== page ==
4. I am a GBGM long term individual volunteer in mission in Matamoros, Mexico. I am grateful for the opportunity to read your posts and the comments they generate. A long time ago I was one of those leading a very large international business. We spent a lot of time talking about our viability long term and our “numbers.” We continued to decline until we decided to forget the numbers and focus on our mission as a business and the processes by which we go about our mission. The company started prospering, not because we changed our mission but by getting back to paying attention to the processes to accomplish our mission. In preparing/studying to serve in Matamoros, I was surprised to see the UMC Book of Discipline mention the processes by which we go about our mission (Section 122?). I am confident that the UMC will accomplish its mission as long as we attend to those processes. Peace,larry

    • Preach it, brother! If we get back to the basics, stay focused on our mission, strive to create communities for faith formation and spiritual empowerment, the world will be changed, and for the better. I think we sometimes make it a lot harder than it needs to be… but that it will take time, dedication, and massive cooperation to get us where we need to be

  5. So the conversation continues,
    Believers, disciples and doctrine, dogma, law. Does the “answer” to a vital denomination rest in the right term or the next dynamic strategy that promises so much? All this sounds like we are just concerned about continuing to prop up an increasingly irrelevant institution. I wonder if denominational integrity/ loyalty is a concern of the average church-goer?
    And if its not is that such a bad thing? Oh, oops as a minister then I would be out of a job before long? I don’t think so. Human suffering will still necessitate a refuge and a word of hope from churches and neighborhoods. So if our institution teaches transformation it has to be willing to undergo a little transforming too. What would that look like?
    Who can say. I am forty-two years old this May. I might ocassionally daydream that I am actually 29 but the reality is my middle is softer, I am a lot wiser and my concept and experience of the Divine has evolved and strengthened as I have grown and lived. Should’nt we anticipate that the institution we call the Methodist Church do the same? Just random thoughts really.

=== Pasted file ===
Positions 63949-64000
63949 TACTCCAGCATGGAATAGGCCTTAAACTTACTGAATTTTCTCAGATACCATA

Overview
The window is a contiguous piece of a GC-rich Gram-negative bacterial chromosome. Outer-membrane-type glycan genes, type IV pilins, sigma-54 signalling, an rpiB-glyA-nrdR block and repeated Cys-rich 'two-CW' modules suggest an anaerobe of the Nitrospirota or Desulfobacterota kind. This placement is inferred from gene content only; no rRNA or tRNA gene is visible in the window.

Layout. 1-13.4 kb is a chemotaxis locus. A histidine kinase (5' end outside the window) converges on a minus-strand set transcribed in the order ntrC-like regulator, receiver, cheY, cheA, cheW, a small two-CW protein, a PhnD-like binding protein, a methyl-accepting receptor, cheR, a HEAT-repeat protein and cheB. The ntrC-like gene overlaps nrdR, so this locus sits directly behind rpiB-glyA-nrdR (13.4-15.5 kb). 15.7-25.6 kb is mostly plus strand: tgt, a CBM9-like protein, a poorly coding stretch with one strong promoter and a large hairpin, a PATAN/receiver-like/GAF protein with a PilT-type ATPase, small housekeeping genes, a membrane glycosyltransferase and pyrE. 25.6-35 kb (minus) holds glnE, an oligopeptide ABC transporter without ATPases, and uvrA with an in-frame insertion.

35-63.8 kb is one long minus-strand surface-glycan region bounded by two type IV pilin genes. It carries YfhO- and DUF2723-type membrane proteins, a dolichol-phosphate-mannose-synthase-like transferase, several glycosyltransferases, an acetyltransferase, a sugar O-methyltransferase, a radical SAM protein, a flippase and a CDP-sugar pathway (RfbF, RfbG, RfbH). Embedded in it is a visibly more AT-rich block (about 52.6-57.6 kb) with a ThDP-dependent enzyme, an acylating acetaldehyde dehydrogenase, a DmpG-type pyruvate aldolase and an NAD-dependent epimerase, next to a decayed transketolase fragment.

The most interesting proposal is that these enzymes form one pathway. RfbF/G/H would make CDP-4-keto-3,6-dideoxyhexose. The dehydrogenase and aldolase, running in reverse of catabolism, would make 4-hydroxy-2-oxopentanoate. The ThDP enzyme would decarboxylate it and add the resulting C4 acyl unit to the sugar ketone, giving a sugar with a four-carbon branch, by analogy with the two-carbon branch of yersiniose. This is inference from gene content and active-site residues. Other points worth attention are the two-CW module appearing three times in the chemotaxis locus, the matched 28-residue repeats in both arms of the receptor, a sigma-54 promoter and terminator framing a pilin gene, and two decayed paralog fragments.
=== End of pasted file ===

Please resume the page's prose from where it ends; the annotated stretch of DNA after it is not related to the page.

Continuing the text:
6. Glad to be able to “participate” in this conversation. Greetings friends! Seems like the “application” step in almost any bible study ought to be pointing people to this sort of making a difference in your life choices direction. I’m certain that’s what we want for our youth and also what United Methodist Women strive for in our program resources, mission studies and retreats.

    I think that’s the kind of thing that my monthly column in Response also points to–you can find them on line at our website if you’re interested.

    I’m guessing that Wesley Foundations, chaplains and others would make similar comments. That doesn’t feel quite as “foreign” to the work of board and agencies as the prior discussion suggests.

    I’m interested in the basic survey information at the start of the conversation. 13% of the respondants expect changes in their lives and 5% are willing to work on changes in the world….(my paraphrase) how do we extrapolate the # of those that are in local church leadership? Just missed a step there. And, if they are leaders and they are unsatisfied with the directions in which we’re headed, we keep heading that way because…..?

    Another thing that the classes and bands did was to talk about the continuing impact of sanctification in the life of the members. It was “normal” and expected to make life decisions based on one’s growth in faith. We talked about that sort of thing in my Sunday School class….. Others?

    • Good to reconnect, Harriet. The only thing I can answer for certain is the question about people in church leadership positions and their higher commitment to discipleship. Of the 940 people who comprise the 13%, 479 of them hold church leadership positions. A grand total of 505 (of the 7224 sample) checked that they held a leadership position in a local church. That would at least indicate that 94.8% of our church leaders share a vision of church more closely aligned with disipleship rather than a basic belief. I find this a very hopeful sign. However, in following up with these folks, most of them feel that they are on their own regarding future faith formation and development. Many lament that there is very little geared toward them in the church they serve. Instead, it is the reponsibility of the more spiritually mature to shepherd the less mature — nothing wrong with this. In fact, a good model — but only if the leaders feel they are being fed, challenged, and stretched as well. Two other blogs — “Lowest Common Denomination” and “How Deep the Well?” address what I believe are related issues.